One of my favorite stories in the Bible is the story of Elijah meeting God in 1 Kings 19. Elijah meets God after his incredible victory over the prophets of Baal and his flight from the wrath of Queen Jezebel. Elijah is feeling depressed and defeated. He wonders if he can accomplish anything worthwhile. The whole world seems to be against him. He needs help.

God calls Elijah to go out on Mount Horeb, the mountain of God where Moses had met with God and received the Ten Commandments. Knowing that God had appeared to Moses and the people of Israel in a Pillar of Cloud and a Pillar of Fire during the Exodus, perhaps Elijah was expecting a spectacular display of God’s supremacy. There was a display of God’s power, but the interesting observation that the Bible makes is that God is not in those incredible events. We need not look for some amazing experience to feel God’s presence. On the contrary, God is found in “a sound of sheer silence.”

[God] said, “Go out and stand on the mountain before the Lord, for the Lord is about to pass by.” Now there was a great wind, so strong that it was splitting mountains and breaking rocks in pieces before the Lord, but the Lord was not in the wind; and after the wind an earthquake, but the Lord was not in the earthquake; 12 and after the earthquake a fire, but the Lord was not in the fire; and after the fire a sound of sheer silence. 13 When Elijah heard it, he wrapped his face in his mantle and went out and stood at the entrance of the cave. Then there came a voice to him that said, “What are you doing here, Elijah?” 14 He answered, “I have been very zealous for the Lord, the God of hosts; for the Israelites have forsaken your covenant, thrown down your altars, and killed your prophets with the sword. I alone am left, and they are seeking my life, to take it away.” 15 Then the Lord said to him, “Go, return on your way to the wilderness of Damascus; when you arrive, you shall anoint Hazael as king over Aram. 16 Also you shall anoint Jehu son of Nimshi as king over Israel; and you shall anoint Elisha son of Shaphat of Abel-meholah as prophet in your place. 17 Whoever escapes from the sword of Hazael, Jehu shall kill; and whoever escapes from the sword of Jehu, Elisha shall kill. 18 Yet I will leave seven thousand in Israel, all the knees that have not bowed to Baal, and every mouth that has not kissed him” (1 Kings 19:11-18).

Elijah experiences the silence of God and is reinvigorated so that he can continue to do the hard work that God has given him to do. Notice that Elijah is not strengthened by the displays of power – the wind, the earthquake, or the fire. The LORD “was not in” those things. This is not very surprising if we remember that Elijah’s defeat of the prophets of Baal, which involved an astonishing display of God’s power through fire, did not solve all of Elijah’s or Israel’s problems. God can speak and act through extraordinary events like fire from heaven or walking on the water. But most often, God is already speaking to us through the silence that we can experience every day. That is how the most profound changes in the world begin to happen — when God changes us from the inside out.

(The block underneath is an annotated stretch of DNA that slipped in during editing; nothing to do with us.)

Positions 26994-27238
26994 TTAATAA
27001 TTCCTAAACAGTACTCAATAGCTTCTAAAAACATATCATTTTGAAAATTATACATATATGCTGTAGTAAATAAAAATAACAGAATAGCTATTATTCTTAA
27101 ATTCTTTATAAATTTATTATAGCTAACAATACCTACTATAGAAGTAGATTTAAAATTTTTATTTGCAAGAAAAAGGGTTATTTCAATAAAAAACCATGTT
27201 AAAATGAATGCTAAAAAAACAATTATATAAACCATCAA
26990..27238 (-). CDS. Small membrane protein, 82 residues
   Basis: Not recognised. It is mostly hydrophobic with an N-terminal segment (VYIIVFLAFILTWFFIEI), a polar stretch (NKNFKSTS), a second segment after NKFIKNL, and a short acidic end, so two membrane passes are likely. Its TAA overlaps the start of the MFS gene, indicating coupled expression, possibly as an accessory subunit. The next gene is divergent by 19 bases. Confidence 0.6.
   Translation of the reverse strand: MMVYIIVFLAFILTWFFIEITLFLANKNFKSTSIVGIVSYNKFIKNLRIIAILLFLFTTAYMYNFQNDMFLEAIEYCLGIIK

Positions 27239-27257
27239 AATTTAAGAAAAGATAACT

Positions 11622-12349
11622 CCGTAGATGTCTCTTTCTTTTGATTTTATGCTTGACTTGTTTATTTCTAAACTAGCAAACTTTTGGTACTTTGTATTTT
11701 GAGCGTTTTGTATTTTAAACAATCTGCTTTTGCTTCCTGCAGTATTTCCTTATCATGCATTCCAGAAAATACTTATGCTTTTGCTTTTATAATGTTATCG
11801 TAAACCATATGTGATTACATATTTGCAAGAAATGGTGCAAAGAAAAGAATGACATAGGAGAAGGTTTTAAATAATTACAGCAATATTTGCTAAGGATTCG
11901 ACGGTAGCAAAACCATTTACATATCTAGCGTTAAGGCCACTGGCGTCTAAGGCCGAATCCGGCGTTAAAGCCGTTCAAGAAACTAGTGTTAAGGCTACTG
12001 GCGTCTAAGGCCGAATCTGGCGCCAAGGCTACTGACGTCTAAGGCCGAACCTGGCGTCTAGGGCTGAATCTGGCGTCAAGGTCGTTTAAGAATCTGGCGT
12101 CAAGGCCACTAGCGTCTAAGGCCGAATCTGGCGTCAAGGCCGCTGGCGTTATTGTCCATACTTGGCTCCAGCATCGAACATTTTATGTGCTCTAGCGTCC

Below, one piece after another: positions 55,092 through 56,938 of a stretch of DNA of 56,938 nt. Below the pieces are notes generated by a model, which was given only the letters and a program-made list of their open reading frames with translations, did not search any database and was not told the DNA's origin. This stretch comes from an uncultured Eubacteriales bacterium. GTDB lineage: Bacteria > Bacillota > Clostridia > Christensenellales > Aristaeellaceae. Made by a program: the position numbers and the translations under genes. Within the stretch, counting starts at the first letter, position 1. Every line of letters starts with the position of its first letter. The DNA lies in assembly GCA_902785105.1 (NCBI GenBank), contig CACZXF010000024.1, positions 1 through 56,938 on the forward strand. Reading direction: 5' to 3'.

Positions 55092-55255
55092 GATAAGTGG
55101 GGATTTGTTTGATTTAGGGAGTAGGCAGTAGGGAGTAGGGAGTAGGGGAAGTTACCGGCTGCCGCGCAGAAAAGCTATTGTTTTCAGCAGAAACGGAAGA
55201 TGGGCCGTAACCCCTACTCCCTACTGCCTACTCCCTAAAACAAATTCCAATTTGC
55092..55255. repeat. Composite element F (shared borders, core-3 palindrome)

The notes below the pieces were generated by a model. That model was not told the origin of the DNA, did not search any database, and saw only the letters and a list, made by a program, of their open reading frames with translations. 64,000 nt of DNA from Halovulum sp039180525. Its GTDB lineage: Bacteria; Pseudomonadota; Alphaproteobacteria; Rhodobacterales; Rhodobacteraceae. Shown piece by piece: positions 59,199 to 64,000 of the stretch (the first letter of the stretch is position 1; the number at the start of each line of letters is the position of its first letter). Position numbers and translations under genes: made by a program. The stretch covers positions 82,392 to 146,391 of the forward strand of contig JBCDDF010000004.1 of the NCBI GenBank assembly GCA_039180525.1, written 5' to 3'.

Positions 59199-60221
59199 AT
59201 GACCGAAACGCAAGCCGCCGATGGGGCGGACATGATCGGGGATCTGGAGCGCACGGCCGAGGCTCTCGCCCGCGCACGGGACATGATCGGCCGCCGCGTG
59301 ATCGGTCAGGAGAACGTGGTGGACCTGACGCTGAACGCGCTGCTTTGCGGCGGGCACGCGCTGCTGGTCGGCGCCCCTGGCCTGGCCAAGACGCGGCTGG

“. . . a sound of sheer silence . . .”

As a new calendar year begins, I invite you to take a few moments of silence to begin each day, to listen for God’s voice and to experience God’s presence. If you would like to join others who are doing this, you are welcome to join us on the second and fourth Thursdays of the month at 7:30 for “Living by the Spirit,” the contemplative prayer group at Trinity.

“If we can silence, if only for a few moments, all those other voices emerging from the whirlwind of our daily lives (the voices of the newspaper, the radio, the television – the voices of the Internet, co-workers, and others) then we might begin to hear the voice of God that within us, with us, and beyond us in the sound of sheer silence” (Carl Gregg, “The Sound of Sheer Silence – and Merton Meets Elijah,” When we hear that voice, God begins to change our lives, and a little more of God’s light shines through us into the world.

This is God’s great work in us, not something that we do through our own efforts – although having a regular prayer practice and listening to God does take some effort. We all know that listening closely isn’t always easy. But our transformation is God’s work, not ours. “We do not have to transcend ourselves in the sense of pulling ourselves up by our own bootstraps. We have, rather, to respond to the mysterious grace of a Spirit which is infinitely greater than our own” (Thomas Merton, “Final Integration,” in Conversion: Perspective on Personal and Social Transformation, Alba House: New York, 1978).

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